A few days ago, the residents of Manitoba were able to get acquainted with the new food guide.
It is significantly different from the previous version because this time special attention is paid to plant protein and foods that grow in the place where people live.
Some people expressed their concern because the guide has practically no animal protein. That means that the amount of meat and dairy products has significantly decreased. However, Dr. Joyce Slator, University of Manitoba’s Associate Professor of Community Nutrition, explained that the new food guide does not call for the abandonment of these foods.
“People are really wanting to experiment with more of these plant-based proteins in their diet. Look at the success of the A&W meatless burger, they ran out. I think this gives people some guidance and permission to move in that direction, but without telling people you need to become a vegetarian.” – she noted.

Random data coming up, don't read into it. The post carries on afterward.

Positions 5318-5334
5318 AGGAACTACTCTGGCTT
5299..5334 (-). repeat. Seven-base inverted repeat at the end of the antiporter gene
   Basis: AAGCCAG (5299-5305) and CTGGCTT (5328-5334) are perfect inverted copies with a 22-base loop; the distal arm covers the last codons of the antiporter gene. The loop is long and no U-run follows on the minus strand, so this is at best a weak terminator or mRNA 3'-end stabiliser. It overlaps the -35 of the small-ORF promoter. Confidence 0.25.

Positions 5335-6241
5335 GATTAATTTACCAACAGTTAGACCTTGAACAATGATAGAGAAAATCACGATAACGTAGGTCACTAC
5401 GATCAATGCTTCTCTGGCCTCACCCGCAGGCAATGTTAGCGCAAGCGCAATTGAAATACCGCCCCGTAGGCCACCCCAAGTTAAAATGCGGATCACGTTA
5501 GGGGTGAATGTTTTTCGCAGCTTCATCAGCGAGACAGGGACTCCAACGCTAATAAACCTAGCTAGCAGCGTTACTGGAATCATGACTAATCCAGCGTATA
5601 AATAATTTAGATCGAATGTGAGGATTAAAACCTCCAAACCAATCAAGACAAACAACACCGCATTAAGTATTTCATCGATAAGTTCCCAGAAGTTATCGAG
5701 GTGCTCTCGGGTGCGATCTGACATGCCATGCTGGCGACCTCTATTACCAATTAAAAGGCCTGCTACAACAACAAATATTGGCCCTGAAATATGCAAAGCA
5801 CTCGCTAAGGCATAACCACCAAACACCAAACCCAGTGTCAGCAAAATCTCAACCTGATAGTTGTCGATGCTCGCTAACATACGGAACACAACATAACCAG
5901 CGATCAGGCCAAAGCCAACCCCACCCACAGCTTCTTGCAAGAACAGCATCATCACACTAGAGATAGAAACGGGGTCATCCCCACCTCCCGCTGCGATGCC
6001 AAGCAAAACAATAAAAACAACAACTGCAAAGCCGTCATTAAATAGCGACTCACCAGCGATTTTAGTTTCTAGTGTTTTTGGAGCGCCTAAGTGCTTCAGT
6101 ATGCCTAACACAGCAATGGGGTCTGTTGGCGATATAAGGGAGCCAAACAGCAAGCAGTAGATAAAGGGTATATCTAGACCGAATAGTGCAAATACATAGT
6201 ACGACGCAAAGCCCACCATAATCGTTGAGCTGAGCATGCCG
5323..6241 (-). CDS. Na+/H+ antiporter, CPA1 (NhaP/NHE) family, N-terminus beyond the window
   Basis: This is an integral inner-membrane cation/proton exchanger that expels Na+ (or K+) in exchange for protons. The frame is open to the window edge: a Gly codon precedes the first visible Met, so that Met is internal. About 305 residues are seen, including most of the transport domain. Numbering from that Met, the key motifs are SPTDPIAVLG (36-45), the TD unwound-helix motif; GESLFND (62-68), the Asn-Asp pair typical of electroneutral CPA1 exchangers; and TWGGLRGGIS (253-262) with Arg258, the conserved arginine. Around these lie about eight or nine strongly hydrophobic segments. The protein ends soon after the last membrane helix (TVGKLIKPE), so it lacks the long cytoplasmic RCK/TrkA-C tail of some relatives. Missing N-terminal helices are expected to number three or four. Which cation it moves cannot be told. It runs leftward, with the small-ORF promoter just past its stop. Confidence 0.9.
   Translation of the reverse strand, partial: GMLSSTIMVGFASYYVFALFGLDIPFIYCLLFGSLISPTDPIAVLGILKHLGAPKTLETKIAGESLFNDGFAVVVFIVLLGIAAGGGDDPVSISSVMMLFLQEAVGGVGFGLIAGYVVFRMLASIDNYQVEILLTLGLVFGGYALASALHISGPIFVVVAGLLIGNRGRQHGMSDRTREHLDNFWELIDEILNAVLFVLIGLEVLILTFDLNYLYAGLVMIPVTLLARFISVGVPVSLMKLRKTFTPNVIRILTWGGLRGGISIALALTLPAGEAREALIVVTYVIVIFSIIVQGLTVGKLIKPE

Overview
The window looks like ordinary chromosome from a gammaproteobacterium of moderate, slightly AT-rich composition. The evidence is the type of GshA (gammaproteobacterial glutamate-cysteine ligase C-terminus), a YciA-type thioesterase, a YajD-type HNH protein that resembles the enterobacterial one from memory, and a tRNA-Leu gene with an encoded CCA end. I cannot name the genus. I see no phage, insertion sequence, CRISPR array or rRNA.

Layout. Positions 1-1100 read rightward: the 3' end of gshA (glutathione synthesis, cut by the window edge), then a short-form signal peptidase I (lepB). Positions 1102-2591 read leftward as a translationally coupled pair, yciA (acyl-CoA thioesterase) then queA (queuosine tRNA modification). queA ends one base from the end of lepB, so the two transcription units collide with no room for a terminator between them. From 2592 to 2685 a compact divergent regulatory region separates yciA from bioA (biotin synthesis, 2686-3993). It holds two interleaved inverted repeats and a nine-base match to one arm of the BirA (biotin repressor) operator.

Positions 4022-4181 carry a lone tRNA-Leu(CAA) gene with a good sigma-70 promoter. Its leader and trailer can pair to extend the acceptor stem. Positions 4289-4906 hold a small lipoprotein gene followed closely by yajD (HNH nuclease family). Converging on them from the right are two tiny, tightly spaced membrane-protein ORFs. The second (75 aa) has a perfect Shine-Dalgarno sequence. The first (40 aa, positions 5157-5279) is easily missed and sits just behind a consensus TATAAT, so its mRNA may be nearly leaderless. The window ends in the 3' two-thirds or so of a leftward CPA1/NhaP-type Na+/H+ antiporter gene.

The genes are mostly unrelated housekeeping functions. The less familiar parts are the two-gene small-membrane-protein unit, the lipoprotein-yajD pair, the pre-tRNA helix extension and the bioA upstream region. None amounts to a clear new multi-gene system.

At first it may seem that it is very difficult to replace meat with beans. Winnipeg dietitians give their comments on this problem, too.
“Fifteen to 25 grams of protein is what we need in a serving, three to four times a day, so if you had half a cup to a cup depending on the beans or the lentils would get you there and then you pair that up with your grain of choice like quinoa or whole wheat. Then that’s going to bump up to five grams of protein and there’s no meat there,” registered dietitian, Jorie Janzen said.
Many residents of Manitoba also expressed their concern that their bills could grow if they begin to eat according to a new food guide. It is true, consuming fresh foods may be costly for some regions. Therefore, sometimes fresh foods can be replaced with frozen or canned foods, they also contain a good amount of elements necessary for the body.
Many provincial residents can use the new food guide and not go beyond their budget. However, cooking time can now increase.
“We need to not just throw this out to people and say ‘here’s your food guide’, we need to be saying ‘how do we get these people — many of whom haven’t spent a lot of time making these basic foods — how do we get them tooled up to use these foods in a way that doesn’t take a whole bunch of time’.”- dietitians say.
In the near future, the provincial authorities will prepare more detailed information on all issues relating to the new food guide.